How to respond versus react

by | Mindfulness

Every single day, life comes our way, bringing with it a variety of situations that may not always be pleasant.  We always have a choice about what we do as a result.  Let’s talk about how you can learn to respond – rather than react – to the things that are going on around you. (watch the full video below!)


We all have things that go on around us, whether those things are noise or lots of activity in our homes, or in other places that we are, or maybe it’s a long to-do list or even emotions that are coming up.  

We all have moments, in our day to day lives, where we feel overwhelmed or stressed.  In those moments that’s where it’s more likely that we would react to something that happens, to react to something that someone does or says to us, rather than respond.


And that can lead to unnecessary conflict – perhaps doing or saying something that we don’t really mean.


But if we had taken the time to be a little bit thoughtful around it, and create some space, we might have chosen something different as our response.


Let me share this quote from Viktor Frankl:

“Between stimulus and response, there is a space. In that space, is our power to choose our response. In our response, lies our growth and freedom.”


I love this because when we practice the skills that will help us to respond – rather than react – to the things that happen to us in our day to day lives, we really can grow … grow in our communication skills and in our relationships with others.


We can then find ourselves free of getting into those unnecessary conflicts that might have come because of the way that we reacted, rather than responded, in our own words and our own actions.


Something that we can practice to help us to get better at responding rather than reacting is mindfulness. Mindfulness is simply awareness in a non-judgmental way of everything that’s going on around us in any given moment. 


It’s a quality of inner stillness that we can find by simply sitting and being quiet and noticing.


And one way that we can practice mindfulness is through breathing.


Just breathe.


 And if we just breathe but pay attention to that breathing, it helps us to be able to bring that into our everyday lives and take a pause – creating that space between something that happens AND how we would respond to it.


Take a few mindful breaths following the steps below or watch the video to hear me lead you through this practice.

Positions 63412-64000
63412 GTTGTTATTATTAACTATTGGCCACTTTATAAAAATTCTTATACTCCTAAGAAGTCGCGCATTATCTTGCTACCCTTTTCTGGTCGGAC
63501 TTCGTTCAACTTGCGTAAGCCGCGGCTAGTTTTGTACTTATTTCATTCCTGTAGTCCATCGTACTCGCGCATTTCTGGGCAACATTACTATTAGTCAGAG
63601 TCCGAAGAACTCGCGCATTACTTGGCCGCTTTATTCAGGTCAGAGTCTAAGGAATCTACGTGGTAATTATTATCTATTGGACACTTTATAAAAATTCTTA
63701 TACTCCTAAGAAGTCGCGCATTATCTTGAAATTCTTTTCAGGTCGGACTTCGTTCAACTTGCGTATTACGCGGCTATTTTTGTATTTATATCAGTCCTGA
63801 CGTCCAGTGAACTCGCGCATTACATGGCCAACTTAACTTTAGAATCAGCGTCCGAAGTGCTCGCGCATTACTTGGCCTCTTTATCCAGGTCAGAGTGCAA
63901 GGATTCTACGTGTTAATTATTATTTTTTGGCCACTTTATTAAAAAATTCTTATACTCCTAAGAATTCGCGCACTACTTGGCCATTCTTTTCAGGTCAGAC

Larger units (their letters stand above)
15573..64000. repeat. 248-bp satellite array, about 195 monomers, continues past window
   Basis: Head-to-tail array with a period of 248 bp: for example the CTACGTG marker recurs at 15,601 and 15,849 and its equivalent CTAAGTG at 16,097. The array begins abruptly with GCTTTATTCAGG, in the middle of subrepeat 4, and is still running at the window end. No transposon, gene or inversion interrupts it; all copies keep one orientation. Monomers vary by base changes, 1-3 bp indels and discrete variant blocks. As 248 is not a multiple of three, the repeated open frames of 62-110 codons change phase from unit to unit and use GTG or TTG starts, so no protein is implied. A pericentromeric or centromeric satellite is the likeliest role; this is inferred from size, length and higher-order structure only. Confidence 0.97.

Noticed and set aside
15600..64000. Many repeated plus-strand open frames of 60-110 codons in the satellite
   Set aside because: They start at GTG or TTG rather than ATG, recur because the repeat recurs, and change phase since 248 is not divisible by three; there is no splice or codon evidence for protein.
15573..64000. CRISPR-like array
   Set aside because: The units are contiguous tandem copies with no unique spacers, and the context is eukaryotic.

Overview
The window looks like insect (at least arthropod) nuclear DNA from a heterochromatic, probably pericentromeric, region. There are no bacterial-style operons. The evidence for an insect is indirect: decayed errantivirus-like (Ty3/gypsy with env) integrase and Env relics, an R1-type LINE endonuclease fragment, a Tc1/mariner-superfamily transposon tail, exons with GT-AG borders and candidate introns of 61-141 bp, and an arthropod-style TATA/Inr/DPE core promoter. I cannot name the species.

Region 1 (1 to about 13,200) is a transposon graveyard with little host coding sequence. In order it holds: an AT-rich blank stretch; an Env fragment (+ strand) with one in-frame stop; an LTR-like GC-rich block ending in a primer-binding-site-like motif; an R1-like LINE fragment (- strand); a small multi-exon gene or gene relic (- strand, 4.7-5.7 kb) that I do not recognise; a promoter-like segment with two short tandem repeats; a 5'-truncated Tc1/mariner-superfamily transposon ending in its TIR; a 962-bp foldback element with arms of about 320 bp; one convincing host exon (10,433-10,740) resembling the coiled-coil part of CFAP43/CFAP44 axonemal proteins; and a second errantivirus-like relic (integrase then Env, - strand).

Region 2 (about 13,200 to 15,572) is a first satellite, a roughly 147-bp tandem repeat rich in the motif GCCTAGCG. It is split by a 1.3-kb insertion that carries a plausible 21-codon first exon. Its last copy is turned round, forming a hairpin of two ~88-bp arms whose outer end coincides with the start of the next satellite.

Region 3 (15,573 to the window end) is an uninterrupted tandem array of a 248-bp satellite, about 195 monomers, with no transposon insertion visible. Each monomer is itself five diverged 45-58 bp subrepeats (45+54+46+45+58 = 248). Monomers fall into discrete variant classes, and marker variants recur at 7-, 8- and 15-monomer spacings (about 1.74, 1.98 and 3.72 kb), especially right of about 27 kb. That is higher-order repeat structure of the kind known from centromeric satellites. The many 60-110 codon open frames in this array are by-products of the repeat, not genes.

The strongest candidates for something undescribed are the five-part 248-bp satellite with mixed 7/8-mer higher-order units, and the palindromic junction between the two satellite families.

how to respond vs reactWhen I share this with people, to begin with, I like to use the visual in the picture. And this, I like to call my breath ball.


It’s actually called a Hoberman sphere, and I use it to illustrate breath in and breath out.


 Step 1 – Visualize this breath ball slowly opening and closing.   


Step 2 – Allow your breath to sync up with the opening and closing of the breath ball. Breathing in, when it opens, breathing out, as it closes.


Step 3 – Encourage yourself to get quiet – in your body, mind, and heart – and come back to your breath as an anchor if you get distracted. 


 And when we get quiet, sometimes the mind can get a little bit busy.


If that’s happening for you right now as you’re breathing in and breathing out you could actually say the words, silently to yourself – breathing in, breathing out.  When you practice this mindful breathing on purpose – every day or even just a few times a week or whenever you need a moment to slow down  – it becomes so much easier for you to do that automatically.


In your day to day interactions, you’ll be much more likely to stop and pause and take a deep breath, which then allows you to respond – rather than react – to something that might have happened to you in your environment.


If you have any questions, you can always reach out. I hope that this has been helpful for you today and hope that you have a fantastic day. 

















Amy Necci

Amy Necci

Balanced Life Mentor for Educators

Hi, I’m Amy (she/her)!
•PA Teacher 20+ years•

I consider myself a teacher and student every single day. I empower educators with self-support tools so they can live their BEST life!

As a teacher myself, I’m especially passionate about serving educators and feel strongly that learning self-support strategies can benefit anyone at any stage of life. In mentoring educators, my goal is to cultivate a space of acceptance and comfort, offering the people I support permission to be themselves, trust themselves, and grow at their own pace.